Staunton, March 26 – In Vedomosti today, two scholars based in Paris and Los Angeles say that the new crop of dictators in the world today get by with a minimum use of force even at times of “moderate economic difficulties” and prefer to maintain their power by “an intensification of censorship and propaganda.
Russia’s Vladimir Putin is part of this group, Sergey Guriyev of Sciences Po and Daniel Treisman of UCLA write, and Guriyev expands on this point in an interview with Slon.ru.
Dictators of today “are already not the same” as dictators used to be, the two write. “Tyrants of the past – Hitler, Stalin, Mao or Pol Pot – used terror, ideology and the isolation of their countries for the monopolization of power…but in recent decades a new type of authoritarianism has arisen, one better adapted to a world of transparent borders, global media and the knowledge economy.”
“Illiberal regimes, they say, pointing to their recently published study, How Modern Dictators Survive: Cooptation, Censorship, Propaganda and Repression, “have learned to concentrate power in their hands without having to resort to the isolation of their countries and mass murder.”
These “new autocrats,” Guriyev and Treisman point out, even ape the forms of democracy, “conduct elections” which “almost always” are rigged to bring to office “the people needed,” subvert and censor the media rather than destroy it, and use “an amorphous hatred of the West” in place of an elaborate political ideology.
The new dictators “frequently” have “unbelievable popularity,” achieved “at a minimum, thanks to the liquidation of all competitors” but mostly through government propaganda. That propaganda, they write “works not as ‘an engineer of human souls,’” like Stalin’s, “but as a means of increasing the rating of the dictator.”
They may use force “from time to time,” but they don’t need to do so all the time as their predecessors did. Instead, “the logic” of these new dictators is based on the manipulation of information in order to convince their subjects that they are effective leaders who are delivering the goods.
Those who are really competent can simply point to their successes, much as Putin did when oil prices were high. Those who are not competent must “force society to believe in their competence,” either by direct lies and censorship or simply by surviving in office long enough that people will conclude they must be competent.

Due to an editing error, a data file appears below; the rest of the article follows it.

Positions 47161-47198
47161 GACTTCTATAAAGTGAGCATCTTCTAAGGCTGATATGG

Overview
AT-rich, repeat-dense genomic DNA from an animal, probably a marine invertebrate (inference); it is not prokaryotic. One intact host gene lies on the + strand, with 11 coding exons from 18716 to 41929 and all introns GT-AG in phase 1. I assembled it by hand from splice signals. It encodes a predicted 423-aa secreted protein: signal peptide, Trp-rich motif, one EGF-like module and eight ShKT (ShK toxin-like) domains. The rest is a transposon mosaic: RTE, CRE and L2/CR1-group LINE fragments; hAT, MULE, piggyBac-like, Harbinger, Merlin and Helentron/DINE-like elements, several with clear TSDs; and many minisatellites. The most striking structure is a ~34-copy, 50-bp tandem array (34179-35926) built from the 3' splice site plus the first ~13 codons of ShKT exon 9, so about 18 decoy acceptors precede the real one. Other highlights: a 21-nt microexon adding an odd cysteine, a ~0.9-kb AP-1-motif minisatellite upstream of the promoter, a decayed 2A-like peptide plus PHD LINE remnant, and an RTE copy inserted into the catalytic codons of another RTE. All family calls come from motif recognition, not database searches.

Both can maintain themselves in this way for a long time, they say, “but in the end modernization undermines the information balance on which the rule of these dictators depends.” With greater education, it becomes “ever more difficult” for these dictators to control “the interrelationship between informed elites and society.”
In his interview, Guriyev applies these general conclusions explicitly to the Russia of Vladimir Putin. “Today,” he says, “propaganda is effective, but with time, people can begin to have doubts. As soon as they finally understand that the regime is incompetent and the country has no future, a fall in approval ratings will occur and the regime will be replaced.”
“The fact that ratings remain high means that people, despite the empty shelves consider the propaganda more convincing than the labels,” something that Putin has found easier to do because of the war in Ukraine and Western sanctions. But his task is not an easy one, the Sciences Po scholar says.
“In Russia, there is ever more censorship and propaganda. That is, judging by external signs, the regime has recognized its inability to show people that it is competent from the economic point of view.” If the situation were otherwise, “it would not be necessary to spend so much money and effort on propaganda and censorship.”
Consequently, what is occurring now in Russia, he suggests, is “not simply testimony of the incompetence of the regime. It is testimony of the recognition by the regime of its own incompetence.”